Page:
Vote in House on Reporter's "Shield Law"

A bill that would shield a reporter's sources and protect the reporter from prosecution is moving to a vote today in the House:

A House bill that would help reporters protect confidential sources will pass easily this week, supporters say, despite opposition from the Bush administration.

"I believe we'll have a strong bipartisan vote," said Rep. Mike Pence, R-Ind., the bill's co-author.

The Justice Department sees the proposed reporters' shield law, as it is called, as an obstacle to law enforcement. It could "seriously impede our ability to investigate and prosecute national security matters," spokesman Peter Carr said last week.
In effect, the bill would make it easier for the New York Times to spill the beans on any national security matter they deemed worthy of printing, regardless of the harm done or the possibility that such revelations would get our troops killed in the field.

While some protections are clearly necessary the fact is reporters have abused the privilege in court cases as well as national security matters. Witnesses that could prove the guilt or innocence of defendants have remained under wraps by reporters who claim if they divulged the names of their source, it would act as a disincentive for others to talk to the press anonymously.

The measure is seen as having a hard time in the Senate where many Republicans fear that shielding reporters from the consequences of printing classified information would lead to the spilling of secrets for partisan or ideological reasons.

The President is expected to veto the bill if it reaches his desk.
A bill that would shield a reporter's sources and protect the reporter from prosecution is moving to a vote today in the House:

A House bill that would help reporters protect confidential sources will pass easily this week, supporters say, despite opposition from the Bush administration.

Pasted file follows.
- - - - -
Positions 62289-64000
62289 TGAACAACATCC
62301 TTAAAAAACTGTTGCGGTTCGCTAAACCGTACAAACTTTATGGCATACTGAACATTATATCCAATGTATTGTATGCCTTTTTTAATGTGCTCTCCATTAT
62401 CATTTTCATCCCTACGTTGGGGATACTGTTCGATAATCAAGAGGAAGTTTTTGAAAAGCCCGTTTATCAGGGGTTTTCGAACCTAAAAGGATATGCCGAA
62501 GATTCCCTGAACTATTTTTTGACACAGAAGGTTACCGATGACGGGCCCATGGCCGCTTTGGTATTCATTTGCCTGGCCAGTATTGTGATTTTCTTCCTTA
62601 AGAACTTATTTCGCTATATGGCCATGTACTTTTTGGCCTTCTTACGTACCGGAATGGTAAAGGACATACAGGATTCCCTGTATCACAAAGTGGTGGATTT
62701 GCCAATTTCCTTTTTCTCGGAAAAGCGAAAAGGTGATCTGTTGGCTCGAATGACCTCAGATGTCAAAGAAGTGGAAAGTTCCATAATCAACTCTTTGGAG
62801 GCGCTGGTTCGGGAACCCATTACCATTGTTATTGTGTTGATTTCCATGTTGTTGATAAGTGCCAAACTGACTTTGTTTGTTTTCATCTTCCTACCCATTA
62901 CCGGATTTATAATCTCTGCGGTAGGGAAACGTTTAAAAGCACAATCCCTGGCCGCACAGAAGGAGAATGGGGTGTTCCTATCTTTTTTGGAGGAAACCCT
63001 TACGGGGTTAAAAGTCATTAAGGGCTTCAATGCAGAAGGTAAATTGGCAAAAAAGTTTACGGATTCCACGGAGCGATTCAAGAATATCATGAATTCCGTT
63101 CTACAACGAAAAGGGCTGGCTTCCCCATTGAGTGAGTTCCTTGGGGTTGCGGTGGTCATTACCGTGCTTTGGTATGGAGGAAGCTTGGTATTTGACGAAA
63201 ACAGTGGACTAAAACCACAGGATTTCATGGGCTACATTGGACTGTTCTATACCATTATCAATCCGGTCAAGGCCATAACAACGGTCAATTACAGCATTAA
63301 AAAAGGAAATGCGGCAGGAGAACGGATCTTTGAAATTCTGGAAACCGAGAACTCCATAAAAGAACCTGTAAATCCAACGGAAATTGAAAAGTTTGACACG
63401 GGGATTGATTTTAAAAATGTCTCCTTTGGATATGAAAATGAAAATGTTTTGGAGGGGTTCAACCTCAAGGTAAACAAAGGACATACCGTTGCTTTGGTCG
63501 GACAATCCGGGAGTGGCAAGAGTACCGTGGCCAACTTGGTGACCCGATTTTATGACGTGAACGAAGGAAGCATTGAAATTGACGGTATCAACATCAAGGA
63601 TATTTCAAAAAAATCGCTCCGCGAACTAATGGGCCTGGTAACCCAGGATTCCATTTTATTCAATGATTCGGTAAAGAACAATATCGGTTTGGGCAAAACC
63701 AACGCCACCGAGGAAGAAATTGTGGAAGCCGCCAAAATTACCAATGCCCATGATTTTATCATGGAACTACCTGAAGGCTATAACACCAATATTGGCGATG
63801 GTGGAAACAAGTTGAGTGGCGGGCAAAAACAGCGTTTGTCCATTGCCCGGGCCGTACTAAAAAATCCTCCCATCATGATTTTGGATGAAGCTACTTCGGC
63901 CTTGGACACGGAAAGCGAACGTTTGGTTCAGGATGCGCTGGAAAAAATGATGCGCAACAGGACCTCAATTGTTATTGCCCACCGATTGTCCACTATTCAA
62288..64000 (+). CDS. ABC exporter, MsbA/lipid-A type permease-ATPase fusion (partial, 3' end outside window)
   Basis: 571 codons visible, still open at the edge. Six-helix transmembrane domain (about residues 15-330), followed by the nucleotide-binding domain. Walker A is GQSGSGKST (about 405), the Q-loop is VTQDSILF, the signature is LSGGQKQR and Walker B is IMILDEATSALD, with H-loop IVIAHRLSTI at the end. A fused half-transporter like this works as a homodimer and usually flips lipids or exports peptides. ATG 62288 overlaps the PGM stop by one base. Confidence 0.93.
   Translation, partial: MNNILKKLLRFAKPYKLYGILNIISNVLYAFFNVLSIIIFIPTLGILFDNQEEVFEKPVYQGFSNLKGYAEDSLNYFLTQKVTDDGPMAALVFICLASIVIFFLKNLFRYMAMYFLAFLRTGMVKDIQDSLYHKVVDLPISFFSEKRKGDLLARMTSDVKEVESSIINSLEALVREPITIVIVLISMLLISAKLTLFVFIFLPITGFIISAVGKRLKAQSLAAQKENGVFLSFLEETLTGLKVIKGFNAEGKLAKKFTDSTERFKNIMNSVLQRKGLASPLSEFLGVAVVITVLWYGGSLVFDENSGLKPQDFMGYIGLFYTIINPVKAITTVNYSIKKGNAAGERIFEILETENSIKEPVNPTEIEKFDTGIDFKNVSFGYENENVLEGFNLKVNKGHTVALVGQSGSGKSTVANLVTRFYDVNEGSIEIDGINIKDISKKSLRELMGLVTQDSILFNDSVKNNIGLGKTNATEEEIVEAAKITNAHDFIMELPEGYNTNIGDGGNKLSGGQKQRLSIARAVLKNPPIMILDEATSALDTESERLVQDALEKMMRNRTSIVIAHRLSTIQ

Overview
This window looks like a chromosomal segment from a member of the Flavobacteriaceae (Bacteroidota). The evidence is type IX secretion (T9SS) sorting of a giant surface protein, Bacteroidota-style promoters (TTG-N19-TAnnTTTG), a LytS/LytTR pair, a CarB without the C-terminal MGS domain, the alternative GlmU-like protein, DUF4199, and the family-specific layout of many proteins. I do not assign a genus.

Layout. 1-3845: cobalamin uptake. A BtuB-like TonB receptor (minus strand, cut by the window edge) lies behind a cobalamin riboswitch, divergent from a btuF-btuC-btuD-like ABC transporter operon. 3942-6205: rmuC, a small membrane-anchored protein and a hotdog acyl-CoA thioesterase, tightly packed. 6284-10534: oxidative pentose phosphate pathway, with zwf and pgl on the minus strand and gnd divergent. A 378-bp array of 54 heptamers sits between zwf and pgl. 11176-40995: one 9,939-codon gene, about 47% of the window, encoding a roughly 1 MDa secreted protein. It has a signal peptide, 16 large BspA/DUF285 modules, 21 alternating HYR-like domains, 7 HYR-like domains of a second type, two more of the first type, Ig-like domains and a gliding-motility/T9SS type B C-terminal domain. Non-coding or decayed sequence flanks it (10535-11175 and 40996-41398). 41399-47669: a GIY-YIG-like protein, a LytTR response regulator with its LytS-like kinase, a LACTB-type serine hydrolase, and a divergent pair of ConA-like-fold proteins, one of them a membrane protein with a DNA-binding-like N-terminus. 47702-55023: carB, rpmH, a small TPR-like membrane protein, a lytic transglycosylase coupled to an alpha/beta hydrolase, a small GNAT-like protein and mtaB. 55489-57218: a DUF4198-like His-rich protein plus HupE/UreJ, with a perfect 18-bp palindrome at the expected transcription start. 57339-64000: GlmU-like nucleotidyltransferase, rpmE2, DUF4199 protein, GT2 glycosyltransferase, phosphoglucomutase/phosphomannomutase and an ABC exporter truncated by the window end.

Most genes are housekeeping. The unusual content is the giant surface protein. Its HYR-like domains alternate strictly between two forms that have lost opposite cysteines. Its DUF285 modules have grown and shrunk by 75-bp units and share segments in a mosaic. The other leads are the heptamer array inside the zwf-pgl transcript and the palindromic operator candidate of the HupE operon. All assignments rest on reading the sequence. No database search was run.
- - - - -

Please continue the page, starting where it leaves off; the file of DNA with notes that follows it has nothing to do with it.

"I believe we'll have a strong bipartisan vote," said Rep. Mike Pence, R-Ind., the bill's co-author.

The Justice Department sees the proposed reporters' shield law, as it is called, as an obstacle to law enforcement. It could "seriously impede our ability to investigate and prosecute national security matters," spokesman Peter Carr said last week.
In effect, the bill would make it easier for the New York Times to spill the beans on any national security matter they deemed worthy of printing, regardless of the harm done or the possibility that such revelations would get our troops killed in the field.

While some protections are clearly necessary the fact is reporters have abused the privilege in court cases as well as national security matters. Witnesses that could prove the guilt or innocence of defendants have remained under wraps by reporters who claim if they divulged the names of their source, it would act as a disincentive for others to talk to the press anonymously.

The measure is seen as having a hard time in the Senate where many Republicans fear that shielding reporters from the consequences of printing classified information would lead to the spilling of secrets for partisan or ideological reasons.

The President is expected to veto the bill if it reaches his desk.